Club of Cambodian Journalists on 13 January, 2009 Organized a roundtable meeting to discuss a topic of “Development of Red Land and Solutations”. It is the hot issue between the Phnom Penh municipality and thousands of villagers living in a so-called Dey Krahorm or Red Land, opposite of the National Assembly, the government said it belongs to the state. The Phnom Penh municipal authorities planned to remove the residents from the 3.6 hectare site to a new location in the city’s outskirts. The move has been under careful monitoring from local Human Rights activists.
Speaking in his remarks, Phnom Penh Deputy Governor Mann Chhoeurn said the municipality wants to develop the site located nearboth the National Assembly and the Russian embassy. “There are good places around the area so we want to develop it and we pay the residents compensation. They can take either a new stone house each family in a new location or cash,”he said. According to him, the government allows a local private company, 7NG, to develop the area to be a high-end commercail and residential place.
In 2006, Prime Minister Hun Sen’s government signed the 3.6 hectare area over to 7NG for development. Since then dispute has erupted between the residents and the municipal authorities alongside with the company, leading to serious violence and a few villagers were arrested and jailed. The arrests and imprisonment were criticized by human rights organizatins.
While the villagers need between US$30,000 and US$100,000 based on their respective size of houses, 7NG has asked the municipality to lobby the residents to accept a house in the outskirts or to take US$20,000 plus 777,700 riels for each family in the exchange for leaving voluntarily, Mann Chhoeurn said.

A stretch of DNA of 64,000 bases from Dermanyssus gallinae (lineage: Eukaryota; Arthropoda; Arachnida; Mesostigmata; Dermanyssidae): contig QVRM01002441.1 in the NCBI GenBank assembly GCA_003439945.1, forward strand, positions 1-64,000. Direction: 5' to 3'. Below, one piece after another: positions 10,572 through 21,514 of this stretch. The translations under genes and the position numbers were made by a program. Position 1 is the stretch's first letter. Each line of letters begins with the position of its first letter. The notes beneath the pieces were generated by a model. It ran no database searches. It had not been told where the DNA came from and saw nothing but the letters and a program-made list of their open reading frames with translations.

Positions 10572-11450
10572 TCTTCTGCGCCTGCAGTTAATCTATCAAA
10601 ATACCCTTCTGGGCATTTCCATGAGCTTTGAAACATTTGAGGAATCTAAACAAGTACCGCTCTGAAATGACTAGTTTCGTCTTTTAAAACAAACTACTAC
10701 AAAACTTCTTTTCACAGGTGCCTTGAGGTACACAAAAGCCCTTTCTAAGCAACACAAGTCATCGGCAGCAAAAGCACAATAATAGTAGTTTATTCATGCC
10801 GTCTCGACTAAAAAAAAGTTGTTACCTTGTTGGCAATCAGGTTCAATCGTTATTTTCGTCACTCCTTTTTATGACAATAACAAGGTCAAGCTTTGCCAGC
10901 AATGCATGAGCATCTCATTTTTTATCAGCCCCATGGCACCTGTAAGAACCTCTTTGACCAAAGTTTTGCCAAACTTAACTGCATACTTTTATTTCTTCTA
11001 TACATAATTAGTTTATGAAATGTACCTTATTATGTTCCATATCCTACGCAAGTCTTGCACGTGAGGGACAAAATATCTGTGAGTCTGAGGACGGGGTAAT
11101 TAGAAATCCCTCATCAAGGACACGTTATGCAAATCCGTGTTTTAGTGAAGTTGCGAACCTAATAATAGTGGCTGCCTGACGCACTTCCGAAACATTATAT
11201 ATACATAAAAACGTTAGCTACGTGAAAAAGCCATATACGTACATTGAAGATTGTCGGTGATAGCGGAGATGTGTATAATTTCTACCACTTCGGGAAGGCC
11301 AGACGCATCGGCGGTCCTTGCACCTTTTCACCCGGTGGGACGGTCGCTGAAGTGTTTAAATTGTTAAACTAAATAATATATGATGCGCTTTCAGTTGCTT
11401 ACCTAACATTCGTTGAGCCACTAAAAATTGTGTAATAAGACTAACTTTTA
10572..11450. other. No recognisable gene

The municipality said hundreds of families living in Dey Krahorm area are illegally housing because the site is the public park or the state property and non of the residents has land title and house ownership issued by the competent authorities. Up to the day of the discussion meeting, 91 out of 1,466 families did not agree to move until they receive proper offers or good incentives from the company. Actually, most of the families who voluntarily left the area in December got only US$15,000 each with 777,700 riels, Mann Chhoeurn said. He warned that the municipality would take tough action to relocate the villagers from the site and pay only US$15,000 each family if the deadline comes into effect. The municipality has a green light from the government for forced eviction, he added. Mann Chhoeurn affirmed that the new location is much better than Dey Krahorm because the municipality has supplied clean water, electricity, school and market to the new settlers in the new area. “It is completely different from Dey Krahorm where our brothers and sisters are facing a lot of challenges such as pickpockets, snatching, drug abuse, and gangsters and they somtimes get interference from the authorities as they are illegally housing,” he said.
Some Human Right Activests who also participated in the meeting encouraged all sides the municipality, the company, and the villagers to find good solutions to settle the problems in order to avoid forced eviction.
Dr. Chhim Phalvarun, Director of Institute for Civic Education, said that villagers should think about the law if they have rights to live in the area while the authorities and the company should think about proper settlement. He asked the villagers to think if they can illegally live in the disputed area based on the land titles in the current land law. Chhim Phalvarun also urged the municipality to find solutions through peaceful negotiation.
Mr. Pen Samitthy, President of Club of Cambodian Journalists, hosting the meeting said the discussion aimed to provide opportunity to all sides involving in the issue to discuss so that they can find the common solutions for the public interest in both short-and long-term development.
Phnom Penh, 13 January, 2009
Club of Cambodian Journalists